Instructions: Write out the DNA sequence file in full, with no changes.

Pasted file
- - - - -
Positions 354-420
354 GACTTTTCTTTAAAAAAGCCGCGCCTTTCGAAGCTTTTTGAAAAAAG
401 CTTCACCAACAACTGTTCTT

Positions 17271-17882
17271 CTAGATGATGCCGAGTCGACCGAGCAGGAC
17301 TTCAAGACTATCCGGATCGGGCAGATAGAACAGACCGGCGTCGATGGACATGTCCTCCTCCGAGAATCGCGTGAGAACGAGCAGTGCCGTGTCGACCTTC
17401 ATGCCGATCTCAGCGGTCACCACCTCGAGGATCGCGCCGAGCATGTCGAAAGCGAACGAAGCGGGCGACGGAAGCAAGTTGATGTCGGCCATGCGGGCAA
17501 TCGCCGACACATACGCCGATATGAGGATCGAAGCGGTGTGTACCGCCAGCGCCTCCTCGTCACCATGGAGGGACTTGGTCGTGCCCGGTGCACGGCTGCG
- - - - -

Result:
Positions 354-420
354 GACTTTTCTTTAAAAAAGCCGCGCCTTTCGAAGCTTTTTGAAAAAAG
401 CTTCACCAACAACTGTTCTT

Positions 17271-17882
17271 CTAGATGATGCCGAGTCGACCGAGCAGGAC
17301 TTCAAGACTATCCGGATCGGGCAGATAGAACAGACCGGCGTCGATGGACATGTCCTCCTCCGAGAATCGCGTGAGAACGAGCAGTGCCGTGTCGACCTTC
17401 ATGCCGATCTCAGCGGTCACCACCTCGAGGATCGCGCCGAGCATGTCGAAAGCGAACGAAGCGGGCGACGGAAGCAAGTTGATGTCGGCCATGCGGGCAA
17501 TCGCCGACACATACGCCGATATGAGGATCGAAGCGGTGTGTACCGCCAGCGCCTCCTCGTCACCATGGAGGGACTTGGTCGTGCCCGGTGCACGGCTGCG